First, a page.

Tom Thibodeau is showing all of us he can change. A win over the Cleveland Cavalier squad Wednesday night would be just the second time in six postseason appearances that he’s beaten a higher-seeded team in the playoff. The last time was in 2013 when his fifth-seeded Chicago Bulls squad beat the fourth-seeded Brooklyn Nets in seven games. That Nets team wasn’t nearly as talented as the Cavalier squad, who his Knicks have trounced to take a 3-1 lead. Beating the Cavs will be Thibodeau’s greatest playoff win in his career. It will show he can win an upset series as the lower-seeded team. It will prove he can outcoach in a tight chess match. And most importantly, it will reveal him finally learning how to adjust on the fly.
The number one reason Knicks fans have wanted Thibs fired, especially me, has been his inability throughout his career to deviate from his game plan to make in-game adjustments. Ever since he saved his job in December by shortening the rotation to nine players, he escaped the murmurs beginning to form in Madison Square Garden, as high up as James Dolan, to fire him. Sometimes it takes a breaking point for a man to evolve finally. The first came on December 4, after a humiliating loss to the Dallas Mavericks when the Garden faithful booed the Knicks off the floor. With that loss, the Knicks gave up 41 third-quarter points and dropped three games under .500.
But as breaking points tend to be for those who have experienced them, they tend to come in waves. The next was after the worst loss of the last decade, also against the Mavericks, when Luka Doncic scored a franchise-record 60 points, along with 21 rebounds and 10 assists, including the tying basket off his intentionally missed free throw to force overtime. Dallas was down nine with 33 seconds left, and the Knicks' defense, the hallmark of Thibodeau’s legacy, broke down completely to lose the lead and eventually the game.
Ever since Thibodeau has shown a willingness to change his game plan to win, he’s released the arrogance and ego that’s held him back from being more than just a great regular-season coach. His .572 winning percentage is often touted by his loudest interns for his greatness while ignoring the .410 playoff winning percentage. But, as mentioned, the 2013 win over the Nets was the only time he beat a higher-seeded team in the post-season. That’s not a hallmark of a great playoff coach. Tonight, he has the chance to change that. A win over the Cavaliers, who almost every pundit had beating the Knicks in six or seven, would prove he can be what his propagandists say he is.
The Denver Nuggets and Phoenix Suns were able to close out their series last night in dominating 4-1 fashion. The Boston Celtics could not, choking away the game to the Atlanta Hawks to make the series 3-2, heading back to Atlanta. The difference was the superstar leaders of the Nuggets (Nicola Jokic, 28 points, 17 rebounds, 12 assists) and Devin Booker (47 points, 10 assists, and eight rebounds), compared to the Celtics' Jayson Tatum’s 19 points and 1-10 form three. What does this mean for the Knicks? The closeout game must be led by Jalen Brunson and, yes, Julius Randle.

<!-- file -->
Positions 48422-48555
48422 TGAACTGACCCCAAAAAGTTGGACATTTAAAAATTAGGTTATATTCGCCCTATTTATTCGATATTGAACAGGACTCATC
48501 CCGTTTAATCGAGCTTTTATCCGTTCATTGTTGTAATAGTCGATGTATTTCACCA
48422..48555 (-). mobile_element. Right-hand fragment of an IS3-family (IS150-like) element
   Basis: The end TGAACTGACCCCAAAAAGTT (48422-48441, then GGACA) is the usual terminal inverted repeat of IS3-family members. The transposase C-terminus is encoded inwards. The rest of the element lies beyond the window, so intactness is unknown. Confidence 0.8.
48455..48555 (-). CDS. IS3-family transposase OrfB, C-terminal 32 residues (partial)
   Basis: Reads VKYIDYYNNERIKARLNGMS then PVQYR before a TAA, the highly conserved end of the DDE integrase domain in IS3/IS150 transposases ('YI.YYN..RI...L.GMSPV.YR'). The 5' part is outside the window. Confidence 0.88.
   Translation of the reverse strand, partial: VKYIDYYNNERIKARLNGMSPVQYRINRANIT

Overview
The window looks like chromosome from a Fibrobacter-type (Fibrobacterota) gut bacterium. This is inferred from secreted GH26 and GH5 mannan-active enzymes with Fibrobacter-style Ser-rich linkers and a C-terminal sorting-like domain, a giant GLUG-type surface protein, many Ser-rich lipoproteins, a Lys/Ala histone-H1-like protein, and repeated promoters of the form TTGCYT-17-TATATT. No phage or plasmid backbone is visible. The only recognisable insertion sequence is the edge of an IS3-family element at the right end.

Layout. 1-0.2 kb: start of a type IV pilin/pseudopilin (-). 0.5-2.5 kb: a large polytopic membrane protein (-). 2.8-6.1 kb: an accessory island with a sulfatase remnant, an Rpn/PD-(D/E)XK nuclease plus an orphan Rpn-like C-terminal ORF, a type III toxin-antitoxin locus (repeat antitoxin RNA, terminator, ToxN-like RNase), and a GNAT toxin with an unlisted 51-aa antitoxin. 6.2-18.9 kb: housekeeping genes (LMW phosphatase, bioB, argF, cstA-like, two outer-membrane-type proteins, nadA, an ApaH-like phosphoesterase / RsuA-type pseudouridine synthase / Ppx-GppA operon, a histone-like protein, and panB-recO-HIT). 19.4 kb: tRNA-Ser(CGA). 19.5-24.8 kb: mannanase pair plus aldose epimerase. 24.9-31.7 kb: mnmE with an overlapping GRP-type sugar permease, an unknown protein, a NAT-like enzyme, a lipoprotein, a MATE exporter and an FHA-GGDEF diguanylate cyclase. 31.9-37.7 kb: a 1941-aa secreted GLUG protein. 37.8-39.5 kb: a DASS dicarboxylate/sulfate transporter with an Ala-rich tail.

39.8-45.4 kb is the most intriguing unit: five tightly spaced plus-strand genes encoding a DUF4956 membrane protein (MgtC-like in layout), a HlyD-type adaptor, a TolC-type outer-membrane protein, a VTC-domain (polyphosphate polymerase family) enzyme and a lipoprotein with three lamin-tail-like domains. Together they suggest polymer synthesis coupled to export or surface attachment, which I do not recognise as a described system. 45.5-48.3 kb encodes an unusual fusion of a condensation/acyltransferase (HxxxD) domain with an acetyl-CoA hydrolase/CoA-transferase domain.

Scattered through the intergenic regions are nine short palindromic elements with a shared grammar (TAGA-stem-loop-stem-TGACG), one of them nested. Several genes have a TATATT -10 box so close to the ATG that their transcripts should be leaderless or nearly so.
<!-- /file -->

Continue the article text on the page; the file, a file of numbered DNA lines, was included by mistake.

Randle must wake up in Game 5 to help his team close out the game. The biggest move of Thibodeau’s coaching career with the Knicks was benching Randle last game in favor of Obi Toppin, who has outplayed Randle this series off the bench. If he had reverted to his old coaching style, playing the guys who “got you there,” Randle would have closed the game, and the Knicks would have lost. I’ve described the Randle/Thibs dynamic as symbiotic. They have enabled the worst of each other over the past two seasons. Thibs has shown a willingness to hold every player accountable but Randle. Last game, he showed he could bench him to win the game. It was a pivotal moment in his growth as the coach of the Knicks.
Now it’s Randle’s turn to show he can change and return to the form that earned him his second All-Star birth and will probably lead to his second All-NBA nod. If not, this summer will beget pivotal questions around which of our power forwards we should invest in long-term. Toppin is eligible for an extension this summer. Randle played as an MVP candidate all regular season, but as Knicks fans know, only the playoffs matter. We would not be the fifth seed without Randle returning to the 2020-2021 form that made him great. But we have not seen that player in the post-season. He’s been a mess on offense. So much so, Thibs went with his backup to close out Game 4. Randle must show he can bounce back mentally and perform on the highest stage to close out this series.
It’s true; we can win despite another bomb from Randle if Jalen Brunson balls out. As I’ve said repeatedly, the Knicks outmatch the Cavs at every turn, point guard, small forward, power forward, center, bench, and head coach, except shooting guard. But Brunson has been the best player in this series. He’s outplayed Donovan Mitchell at every turn. We can close this out behind another superstar performance by him. But any chance at a deep playoff run this post-season, and the soul of our team moving forward, depends on Randle waking the fuck up.
It’s guaranteed that the Cavs will hit back as hard as they can as they return home. Mitchell’s playoff legacy is being written with this series, and he hasn’t had a great performance since Game Two. Expect him to drop over 40. It won’t matter, as the Knicks will do what’s necessary to close this out—Knicks by single digits.